Deadly violence on Mali-Burkina Faso border
At least 25 dead after Malian Dogon farmers clash with nomadic Fulani herders over use of pasture lands.
Last Modified: 25 May 2012 11:33

At least 25 people have been killed after clashes erupted between Dogon farmers and nomadic Fulani herders along the Mali-Burkina Faso border, authorities in Burkina have said.

The fighting, which began on Tuesday, took place near Sari, a Malian town about 15km from the border with Burkina Faso, Khalil Bara, governor of Burkina Faso's northern region, said on state radio on Thursday.

Bara said the dispute originated from an agreement between the two west African nations, which allows Burkina herders to take their livestock to camps in Mali where there was available green pastured land.

During the rule of former Malian president Amadou Toumani Toure, Fulani herders were allowed into Mali through special corridors.

But the Dogons have complained that the livestock has often damaged their crops.

"The Dogons, who have always opposed the opening of these corridors, taking advantage of the crisis in Mali, have decided to solve the problem by attacking Fulani settlements," Bara said, adding that most of the deaths were Fulanis.

The governor said more than 1,000 people, mostly herders, had fled back into villages in Burkina Faso.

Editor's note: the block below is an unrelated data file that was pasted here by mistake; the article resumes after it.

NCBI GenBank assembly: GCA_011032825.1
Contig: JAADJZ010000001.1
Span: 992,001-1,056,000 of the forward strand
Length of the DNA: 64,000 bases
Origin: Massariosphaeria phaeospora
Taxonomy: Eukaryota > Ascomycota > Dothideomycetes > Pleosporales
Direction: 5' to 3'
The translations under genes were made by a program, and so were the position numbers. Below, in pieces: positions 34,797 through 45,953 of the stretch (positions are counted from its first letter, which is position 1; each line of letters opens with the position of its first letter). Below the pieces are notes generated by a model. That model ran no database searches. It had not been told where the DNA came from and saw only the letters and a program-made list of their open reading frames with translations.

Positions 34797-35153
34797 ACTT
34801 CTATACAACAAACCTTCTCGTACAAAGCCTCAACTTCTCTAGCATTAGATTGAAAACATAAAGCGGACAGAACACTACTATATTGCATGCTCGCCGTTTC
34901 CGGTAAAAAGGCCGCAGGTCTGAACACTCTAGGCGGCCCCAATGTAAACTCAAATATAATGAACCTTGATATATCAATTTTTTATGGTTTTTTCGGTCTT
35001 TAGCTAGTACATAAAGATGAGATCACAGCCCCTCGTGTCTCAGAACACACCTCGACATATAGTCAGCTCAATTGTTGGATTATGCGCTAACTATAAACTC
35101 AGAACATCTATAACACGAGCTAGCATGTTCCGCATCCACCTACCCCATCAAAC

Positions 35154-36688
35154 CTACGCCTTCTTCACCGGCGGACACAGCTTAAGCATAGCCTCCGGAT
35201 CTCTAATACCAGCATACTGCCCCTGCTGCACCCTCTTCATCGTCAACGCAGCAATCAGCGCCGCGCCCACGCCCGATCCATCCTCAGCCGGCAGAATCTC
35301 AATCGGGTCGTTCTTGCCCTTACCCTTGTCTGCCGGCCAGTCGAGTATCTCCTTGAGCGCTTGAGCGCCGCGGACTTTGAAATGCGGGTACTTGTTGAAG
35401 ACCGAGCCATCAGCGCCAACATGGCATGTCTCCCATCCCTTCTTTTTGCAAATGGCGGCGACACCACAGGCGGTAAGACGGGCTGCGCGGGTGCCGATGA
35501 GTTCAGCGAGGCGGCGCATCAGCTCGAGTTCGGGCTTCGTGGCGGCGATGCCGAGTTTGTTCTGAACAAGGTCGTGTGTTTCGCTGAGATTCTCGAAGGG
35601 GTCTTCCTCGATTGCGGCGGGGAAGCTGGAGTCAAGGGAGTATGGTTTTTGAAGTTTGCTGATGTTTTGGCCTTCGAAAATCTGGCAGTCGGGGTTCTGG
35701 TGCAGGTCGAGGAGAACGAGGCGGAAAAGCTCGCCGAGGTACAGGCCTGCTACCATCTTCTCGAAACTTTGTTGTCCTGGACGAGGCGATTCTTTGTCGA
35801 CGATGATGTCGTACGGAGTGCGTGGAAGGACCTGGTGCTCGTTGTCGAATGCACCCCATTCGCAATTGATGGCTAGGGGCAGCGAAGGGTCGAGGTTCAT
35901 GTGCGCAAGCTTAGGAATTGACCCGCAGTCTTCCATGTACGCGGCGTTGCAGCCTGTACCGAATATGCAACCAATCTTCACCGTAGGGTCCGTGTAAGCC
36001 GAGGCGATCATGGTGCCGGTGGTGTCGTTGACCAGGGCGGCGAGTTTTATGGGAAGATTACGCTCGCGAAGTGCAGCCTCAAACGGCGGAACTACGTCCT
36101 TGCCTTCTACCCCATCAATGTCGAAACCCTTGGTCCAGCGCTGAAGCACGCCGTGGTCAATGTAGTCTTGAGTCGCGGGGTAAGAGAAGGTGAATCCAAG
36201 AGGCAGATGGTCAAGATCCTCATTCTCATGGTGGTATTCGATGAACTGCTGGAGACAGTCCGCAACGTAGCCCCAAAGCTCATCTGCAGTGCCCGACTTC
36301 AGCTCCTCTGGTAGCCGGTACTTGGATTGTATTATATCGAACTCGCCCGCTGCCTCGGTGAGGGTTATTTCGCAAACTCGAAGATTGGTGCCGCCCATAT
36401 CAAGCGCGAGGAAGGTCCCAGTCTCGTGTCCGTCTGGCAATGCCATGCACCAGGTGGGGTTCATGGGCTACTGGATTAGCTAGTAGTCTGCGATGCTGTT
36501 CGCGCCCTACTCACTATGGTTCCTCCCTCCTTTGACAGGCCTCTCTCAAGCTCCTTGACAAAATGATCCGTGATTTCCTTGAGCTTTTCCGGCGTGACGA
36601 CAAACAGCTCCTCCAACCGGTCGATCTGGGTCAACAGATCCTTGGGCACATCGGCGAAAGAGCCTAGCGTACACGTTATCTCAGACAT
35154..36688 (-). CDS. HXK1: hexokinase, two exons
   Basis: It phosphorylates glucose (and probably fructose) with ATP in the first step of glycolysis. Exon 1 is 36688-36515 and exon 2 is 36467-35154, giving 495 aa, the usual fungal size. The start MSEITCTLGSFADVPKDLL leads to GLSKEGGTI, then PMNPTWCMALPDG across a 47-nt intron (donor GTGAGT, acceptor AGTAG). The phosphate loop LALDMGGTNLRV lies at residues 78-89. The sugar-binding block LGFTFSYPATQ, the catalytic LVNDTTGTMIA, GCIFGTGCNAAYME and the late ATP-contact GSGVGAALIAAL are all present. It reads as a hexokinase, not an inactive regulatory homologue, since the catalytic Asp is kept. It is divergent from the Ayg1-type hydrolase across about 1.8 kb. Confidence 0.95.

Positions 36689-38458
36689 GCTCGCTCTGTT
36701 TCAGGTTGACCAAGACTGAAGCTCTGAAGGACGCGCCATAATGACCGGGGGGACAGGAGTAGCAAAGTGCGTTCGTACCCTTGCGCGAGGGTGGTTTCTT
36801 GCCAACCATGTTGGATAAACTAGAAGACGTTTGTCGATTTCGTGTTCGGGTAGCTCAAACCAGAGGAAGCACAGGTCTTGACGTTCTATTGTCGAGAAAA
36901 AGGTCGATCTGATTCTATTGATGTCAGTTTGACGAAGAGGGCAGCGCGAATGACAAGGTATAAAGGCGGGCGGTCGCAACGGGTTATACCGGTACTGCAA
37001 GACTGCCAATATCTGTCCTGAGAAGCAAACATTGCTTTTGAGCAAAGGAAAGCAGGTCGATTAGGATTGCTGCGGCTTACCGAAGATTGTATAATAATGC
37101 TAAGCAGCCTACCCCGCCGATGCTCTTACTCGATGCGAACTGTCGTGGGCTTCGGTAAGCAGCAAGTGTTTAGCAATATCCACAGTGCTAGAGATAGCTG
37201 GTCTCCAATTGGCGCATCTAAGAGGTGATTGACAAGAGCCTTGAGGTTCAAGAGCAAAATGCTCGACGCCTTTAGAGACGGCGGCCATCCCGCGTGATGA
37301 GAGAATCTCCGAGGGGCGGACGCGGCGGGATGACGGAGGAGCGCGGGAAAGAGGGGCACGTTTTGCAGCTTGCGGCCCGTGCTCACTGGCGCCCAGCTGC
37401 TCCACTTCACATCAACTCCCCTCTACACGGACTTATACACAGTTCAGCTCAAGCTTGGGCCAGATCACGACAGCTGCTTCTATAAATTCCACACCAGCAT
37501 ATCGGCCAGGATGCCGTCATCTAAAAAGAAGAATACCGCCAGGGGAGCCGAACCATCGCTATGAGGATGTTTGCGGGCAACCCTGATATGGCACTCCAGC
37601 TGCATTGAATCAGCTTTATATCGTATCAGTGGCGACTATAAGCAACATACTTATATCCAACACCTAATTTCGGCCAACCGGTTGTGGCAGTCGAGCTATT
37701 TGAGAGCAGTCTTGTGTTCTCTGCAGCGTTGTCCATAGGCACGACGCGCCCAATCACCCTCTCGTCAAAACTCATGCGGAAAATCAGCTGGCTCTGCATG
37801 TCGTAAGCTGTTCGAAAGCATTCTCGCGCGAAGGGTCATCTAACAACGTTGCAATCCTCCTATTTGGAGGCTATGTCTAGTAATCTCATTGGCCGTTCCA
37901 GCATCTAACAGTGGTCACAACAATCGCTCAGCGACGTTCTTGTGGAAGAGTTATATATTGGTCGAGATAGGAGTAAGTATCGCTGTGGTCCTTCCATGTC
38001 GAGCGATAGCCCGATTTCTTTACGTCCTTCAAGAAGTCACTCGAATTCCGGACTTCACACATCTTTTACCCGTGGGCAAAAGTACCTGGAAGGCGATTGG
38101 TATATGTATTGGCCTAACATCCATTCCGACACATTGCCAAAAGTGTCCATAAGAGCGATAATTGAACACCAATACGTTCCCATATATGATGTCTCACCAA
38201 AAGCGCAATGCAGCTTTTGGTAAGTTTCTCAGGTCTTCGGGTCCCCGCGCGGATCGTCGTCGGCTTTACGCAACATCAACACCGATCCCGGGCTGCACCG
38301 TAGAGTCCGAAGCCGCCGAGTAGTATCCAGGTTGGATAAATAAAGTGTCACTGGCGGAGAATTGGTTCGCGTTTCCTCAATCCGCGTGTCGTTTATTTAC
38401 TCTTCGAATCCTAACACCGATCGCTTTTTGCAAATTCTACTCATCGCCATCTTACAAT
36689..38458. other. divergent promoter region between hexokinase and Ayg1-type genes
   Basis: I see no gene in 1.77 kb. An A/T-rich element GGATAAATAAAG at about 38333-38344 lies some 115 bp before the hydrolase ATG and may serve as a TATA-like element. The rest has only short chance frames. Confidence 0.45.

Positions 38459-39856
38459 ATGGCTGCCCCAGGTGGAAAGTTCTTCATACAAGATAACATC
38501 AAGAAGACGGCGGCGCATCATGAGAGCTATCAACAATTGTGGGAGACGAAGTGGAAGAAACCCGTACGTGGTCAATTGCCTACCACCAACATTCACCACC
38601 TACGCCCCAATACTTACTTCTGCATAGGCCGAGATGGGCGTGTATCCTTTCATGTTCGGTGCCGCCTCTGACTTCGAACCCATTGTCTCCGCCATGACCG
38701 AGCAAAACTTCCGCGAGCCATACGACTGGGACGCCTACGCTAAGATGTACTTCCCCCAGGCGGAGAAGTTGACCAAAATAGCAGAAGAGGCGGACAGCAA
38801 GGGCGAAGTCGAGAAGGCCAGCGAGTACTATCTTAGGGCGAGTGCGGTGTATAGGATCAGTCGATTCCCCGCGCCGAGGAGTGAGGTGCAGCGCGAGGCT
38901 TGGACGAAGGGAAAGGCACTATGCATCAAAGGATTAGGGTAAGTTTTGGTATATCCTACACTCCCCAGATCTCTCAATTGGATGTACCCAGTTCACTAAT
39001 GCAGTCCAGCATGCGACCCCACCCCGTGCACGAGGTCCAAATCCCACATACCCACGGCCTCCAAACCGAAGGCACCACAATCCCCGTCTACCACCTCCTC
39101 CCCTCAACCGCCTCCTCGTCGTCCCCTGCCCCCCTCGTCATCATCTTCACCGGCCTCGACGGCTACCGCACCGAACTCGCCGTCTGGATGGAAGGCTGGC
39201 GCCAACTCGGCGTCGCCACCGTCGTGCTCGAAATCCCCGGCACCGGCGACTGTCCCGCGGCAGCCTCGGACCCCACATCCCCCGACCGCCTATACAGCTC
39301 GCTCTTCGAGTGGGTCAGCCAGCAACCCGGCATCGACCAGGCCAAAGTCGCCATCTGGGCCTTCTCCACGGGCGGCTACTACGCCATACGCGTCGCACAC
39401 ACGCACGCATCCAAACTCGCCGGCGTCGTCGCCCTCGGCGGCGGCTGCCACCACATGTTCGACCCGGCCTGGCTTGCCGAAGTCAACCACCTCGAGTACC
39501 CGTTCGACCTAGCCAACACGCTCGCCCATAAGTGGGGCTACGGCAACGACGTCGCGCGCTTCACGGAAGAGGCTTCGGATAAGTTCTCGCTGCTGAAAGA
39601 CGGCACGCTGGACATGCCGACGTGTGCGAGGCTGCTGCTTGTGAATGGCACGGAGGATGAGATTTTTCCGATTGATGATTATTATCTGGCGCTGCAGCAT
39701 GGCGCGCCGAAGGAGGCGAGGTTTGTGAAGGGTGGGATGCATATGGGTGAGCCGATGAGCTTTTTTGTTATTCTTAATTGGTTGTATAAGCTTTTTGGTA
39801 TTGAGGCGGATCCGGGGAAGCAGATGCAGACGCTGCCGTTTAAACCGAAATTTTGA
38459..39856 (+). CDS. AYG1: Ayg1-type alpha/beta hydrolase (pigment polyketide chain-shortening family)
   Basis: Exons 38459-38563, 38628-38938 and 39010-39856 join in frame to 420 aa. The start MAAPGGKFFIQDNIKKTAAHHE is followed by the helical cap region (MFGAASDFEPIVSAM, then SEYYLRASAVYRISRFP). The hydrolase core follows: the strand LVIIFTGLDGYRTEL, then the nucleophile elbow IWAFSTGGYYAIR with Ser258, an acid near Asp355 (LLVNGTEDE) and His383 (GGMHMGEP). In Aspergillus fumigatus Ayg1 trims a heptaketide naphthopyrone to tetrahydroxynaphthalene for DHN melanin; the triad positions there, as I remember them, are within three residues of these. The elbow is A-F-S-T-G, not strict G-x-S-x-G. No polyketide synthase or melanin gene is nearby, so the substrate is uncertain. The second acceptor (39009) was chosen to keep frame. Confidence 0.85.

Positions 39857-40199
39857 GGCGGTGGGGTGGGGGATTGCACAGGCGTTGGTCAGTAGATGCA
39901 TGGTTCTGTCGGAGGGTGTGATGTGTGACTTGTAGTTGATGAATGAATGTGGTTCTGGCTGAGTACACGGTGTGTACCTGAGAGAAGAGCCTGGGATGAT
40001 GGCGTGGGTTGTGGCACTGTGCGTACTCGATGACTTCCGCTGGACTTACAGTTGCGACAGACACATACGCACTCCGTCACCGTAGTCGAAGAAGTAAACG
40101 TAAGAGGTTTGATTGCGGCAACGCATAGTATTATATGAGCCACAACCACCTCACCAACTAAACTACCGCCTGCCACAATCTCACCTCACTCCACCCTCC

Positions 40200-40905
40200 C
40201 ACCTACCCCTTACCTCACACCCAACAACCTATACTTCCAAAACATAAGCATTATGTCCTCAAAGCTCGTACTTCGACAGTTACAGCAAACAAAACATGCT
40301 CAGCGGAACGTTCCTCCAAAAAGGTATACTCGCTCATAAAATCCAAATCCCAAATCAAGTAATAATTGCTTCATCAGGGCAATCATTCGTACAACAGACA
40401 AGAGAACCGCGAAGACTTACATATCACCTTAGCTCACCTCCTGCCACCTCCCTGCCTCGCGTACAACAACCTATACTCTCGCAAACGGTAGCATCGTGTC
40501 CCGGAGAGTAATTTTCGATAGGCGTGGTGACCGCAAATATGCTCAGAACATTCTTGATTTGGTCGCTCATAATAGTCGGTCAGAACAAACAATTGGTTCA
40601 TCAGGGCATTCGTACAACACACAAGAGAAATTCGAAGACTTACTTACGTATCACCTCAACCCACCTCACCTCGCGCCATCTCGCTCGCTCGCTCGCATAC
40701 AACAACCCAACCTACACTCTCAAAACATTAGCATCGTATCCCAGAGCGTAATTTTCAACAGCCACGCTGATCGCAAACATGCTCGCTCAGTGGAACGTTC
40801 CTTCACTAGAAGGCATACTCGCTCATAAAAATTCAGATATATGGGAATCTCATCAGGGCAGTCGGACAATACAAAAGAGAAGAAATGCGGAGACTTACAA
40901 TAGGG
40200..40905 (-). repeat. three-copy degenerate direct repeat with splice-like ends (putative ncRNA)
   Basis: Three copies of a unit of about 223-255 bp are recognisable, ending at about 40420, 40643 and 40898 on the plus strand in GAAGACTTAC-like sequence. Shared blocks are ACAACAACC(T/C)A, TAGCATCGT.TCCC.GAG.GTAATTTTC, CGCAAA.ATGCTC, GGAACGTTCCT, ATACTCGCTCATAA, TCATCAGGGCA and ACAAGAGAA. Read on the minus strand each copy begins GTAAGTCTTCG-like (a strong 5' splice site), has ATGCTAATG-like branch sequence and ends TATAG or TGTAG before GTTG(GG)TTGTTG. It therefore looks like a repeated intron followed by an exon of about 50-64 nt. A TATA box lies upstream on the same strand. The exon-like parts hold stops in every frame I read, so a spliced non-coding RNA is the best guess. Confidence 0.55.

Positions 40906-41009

The clashes between the two communities competing for water and land has led to an influx of refugees into Burkina Faso.

"We have started receiving hundreds of refugees from Sari," Abdoul Ouarma, a correspondent with the state AIB news agency in the northwestern town of Titao near the Malian border.

The Malian government was not immediately available for comment.

Topics in this article
Featured on Al Jazeera
An innovative rehabilitation programme offers Danish fighters in Syria an escape route and help without prosecution.
Street tension between radical Muslims and Holland's hard right rises, as Islamic State anxiety grows.
Take an immersive look at the challenges facing the war-torn country as US troops begin their withdrawal.
Ministers and MPs caught on camera sleeping through important speeches have sparked criticism that they are not working.
Anti-government secrecy organisation struggling for relevance without Julian Assange at the helm.
After decades of overfishing, Japan is taking aim at increasing the number of bluefin tuna in the ocean.
Chinese scientists are designing a particle-smashing collider so massive it could encircle a city.
Critics say the government is going full-steam ahead on economic recovery at the expense of human rights.
Spirits are high in Scotland's 'Whisky Capital of the World' with one distillery thirsty for independence.
join our mailing list